A hot cup of coffee can perk you up in the morning. A soothing cup of tea can help you relax after a stressful day. And the latest research about the health benefits of each might help you feel a little better about them, whichever beverage you drink.
After years of studies that seemed to swing between dire warnings and cheery promises about what our favorite caffeinated beverages do and don’t do, much of the recent science regarding coffee and tea is generally positive.
The WHO’s International Agency for Research on Cancer recently took coffee off its list of suspected carcinogens, and some research suggests it could help keep colon cancer from coming back after treatment. Other studies suggest drinking coffee might stave off Alzheimer’s and Parkinson’s diseases.
Various studies have pointed to tea drinkers having lower odds of skin, breast, and prostate cancers. Researchers are still trying to pinpoint the exact ways that happens. But tea, particularly green tea, is rich in compounds like antioxidants, which can limit cell damage and boost the immune system; and polyphenols, which have been shown to lower blood pressure and cholesterol. It also may help stave off Alzheimer’s disease through a polyphenol known as EGCG, which prevents the formation of plaques that are linked to that brain-damaging illness.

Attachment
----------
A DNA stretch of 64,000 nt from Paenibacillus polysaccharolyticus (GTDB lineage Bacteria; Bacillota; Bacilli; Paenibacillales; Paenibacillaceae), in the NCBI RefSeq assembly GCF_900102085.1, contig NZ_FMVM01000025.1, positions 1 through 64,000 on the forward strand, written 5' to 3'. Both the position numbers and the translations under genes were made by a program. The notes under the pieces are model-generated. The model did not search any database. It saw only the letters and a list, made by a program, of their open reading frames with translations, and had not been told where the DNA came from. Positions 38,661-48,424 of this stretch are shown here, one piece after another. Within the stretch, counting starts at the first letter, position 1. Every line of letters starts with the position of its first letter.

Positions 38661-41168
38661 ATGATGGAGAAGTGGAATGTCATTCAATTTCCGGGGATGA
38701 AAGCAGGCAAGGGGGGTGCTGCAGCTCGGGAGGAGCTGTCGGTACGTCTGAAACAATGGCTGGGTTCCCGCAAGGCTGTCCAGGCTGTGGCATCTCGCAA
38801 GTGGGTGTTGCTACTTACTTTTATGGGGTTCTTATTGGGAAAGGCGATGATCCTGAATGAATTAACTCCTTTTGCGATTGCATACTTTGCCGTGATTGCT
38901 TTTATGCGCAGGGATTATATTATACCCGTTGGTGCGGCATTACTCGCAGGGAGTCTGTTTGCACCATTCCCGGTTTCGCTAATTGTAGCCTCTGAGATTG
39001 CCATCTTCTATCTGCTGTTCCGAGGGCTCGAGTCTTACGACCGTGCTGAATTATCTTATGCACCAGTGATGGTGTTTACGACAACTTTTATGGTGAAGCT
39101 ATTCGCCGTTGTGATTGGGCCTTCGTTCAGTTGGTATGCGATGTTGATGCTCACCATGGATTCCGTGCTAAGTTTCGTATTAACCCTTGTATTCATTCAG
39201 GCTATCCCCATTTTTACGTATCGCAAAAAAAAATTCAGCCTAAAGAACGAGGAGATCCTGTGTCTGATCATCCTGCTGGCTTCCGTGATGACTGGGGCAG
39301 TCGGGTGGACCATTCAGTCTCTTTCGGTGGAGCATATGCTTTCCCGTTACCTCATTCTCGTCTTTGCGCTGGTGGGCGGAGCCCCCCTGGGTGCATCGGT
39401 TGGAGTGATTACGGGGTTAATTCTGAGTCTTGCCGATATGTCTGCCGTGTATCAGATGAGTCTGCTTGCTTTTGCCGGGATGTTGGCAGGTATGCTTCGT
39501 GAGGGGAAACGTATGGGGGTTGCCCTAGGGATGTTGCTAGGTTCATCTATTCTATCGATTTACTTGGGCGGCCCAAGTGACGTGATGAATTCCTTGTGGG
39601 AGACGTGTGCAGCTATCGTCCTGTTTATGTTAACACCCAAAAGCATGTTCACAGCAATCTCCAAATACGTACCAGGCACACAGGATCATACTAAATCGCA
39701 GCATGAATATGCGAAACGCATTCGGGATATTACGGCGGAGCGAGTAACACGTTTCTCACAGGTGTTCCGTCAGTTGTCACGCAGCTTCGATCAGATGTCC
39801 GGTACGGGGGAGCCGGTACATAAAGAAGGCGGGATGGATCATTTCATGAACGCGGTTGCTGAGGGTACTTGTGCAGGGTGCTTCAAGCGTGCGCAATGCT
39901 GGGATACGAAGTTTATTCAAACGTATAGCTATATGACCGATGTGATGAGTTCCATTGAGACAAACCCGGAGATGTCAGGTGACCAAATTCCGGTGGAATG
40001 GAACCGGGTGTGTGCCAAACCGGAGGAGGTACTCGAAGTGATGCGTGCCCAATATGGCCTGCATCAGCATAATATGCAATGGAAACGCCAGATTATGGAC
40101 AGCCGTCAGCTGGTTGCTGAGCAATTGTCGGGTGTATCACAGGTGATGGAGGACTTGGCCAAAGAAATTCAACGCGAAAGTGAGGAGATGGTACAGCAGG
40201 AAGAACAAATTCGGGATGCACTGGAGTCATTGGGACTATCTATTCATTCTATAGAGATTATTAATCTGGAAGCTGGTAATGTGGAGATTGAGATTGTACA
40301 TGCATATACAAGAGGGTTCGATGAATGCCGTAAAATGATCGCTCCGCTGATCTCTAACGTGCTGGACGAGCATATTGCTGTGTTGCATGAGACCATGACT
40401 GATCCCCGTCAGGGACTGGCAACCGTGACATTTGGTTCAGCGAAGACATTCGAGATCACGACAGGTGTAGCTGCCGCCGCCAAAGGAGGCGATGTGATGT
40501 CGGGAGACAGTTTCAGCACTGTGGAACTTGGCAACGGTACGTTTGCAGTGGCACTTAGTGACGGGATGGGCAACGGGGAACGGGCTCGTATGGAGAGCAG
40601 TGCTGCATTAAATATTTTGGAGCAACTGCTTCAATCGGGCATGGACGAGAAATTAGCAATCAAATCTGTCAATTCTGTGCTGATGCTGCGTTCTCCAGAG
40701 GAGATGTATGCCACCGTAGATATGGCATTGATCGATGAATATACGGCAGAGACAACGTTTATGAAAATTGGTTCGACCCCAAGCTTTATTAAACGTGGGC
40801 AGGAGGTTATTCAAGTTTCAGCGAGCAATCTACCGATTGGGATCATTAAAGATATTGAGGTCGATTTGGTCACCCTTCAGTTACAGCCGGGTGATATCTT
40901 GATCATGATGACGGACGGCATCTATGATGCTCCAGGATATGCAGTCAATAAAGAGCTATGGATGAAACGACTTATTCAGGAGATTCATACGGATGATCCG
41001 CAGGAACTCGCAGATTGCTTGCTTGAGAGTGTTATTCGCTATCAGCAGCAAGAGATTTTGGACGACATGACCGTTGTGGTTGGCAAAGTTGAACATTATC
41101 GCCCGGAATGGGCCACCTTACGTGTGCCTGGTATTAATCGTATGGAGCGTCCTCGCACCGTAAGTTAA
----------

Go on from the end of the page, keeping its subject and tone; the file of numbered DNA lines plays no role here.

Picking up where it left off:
Is one better for you than the other?
Experts say that’s hard to say. That’s because it’s difficult to separate out their different ingredients, their role in your diet, and their effects on different body systems.
“I think people are looking at both coffee and tea and how they affect everything, including cancer and GI disease and cardiovascular diseases,” says Elliott Miller, MD, a critical care medicine specialist at the National Institutes of Health.
Miller and his colleagues recently looked at signs of heart disease in more than 6,800 people from different backgrounds across the country. About 75% drank coffee, while about 40% reported drinking tea. Drinking more than one cup of tea regularly was linked to less buildup of calcium in arteries that supply blood to the heart, a development that can lead to heart disease.
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SOURCE: Web MD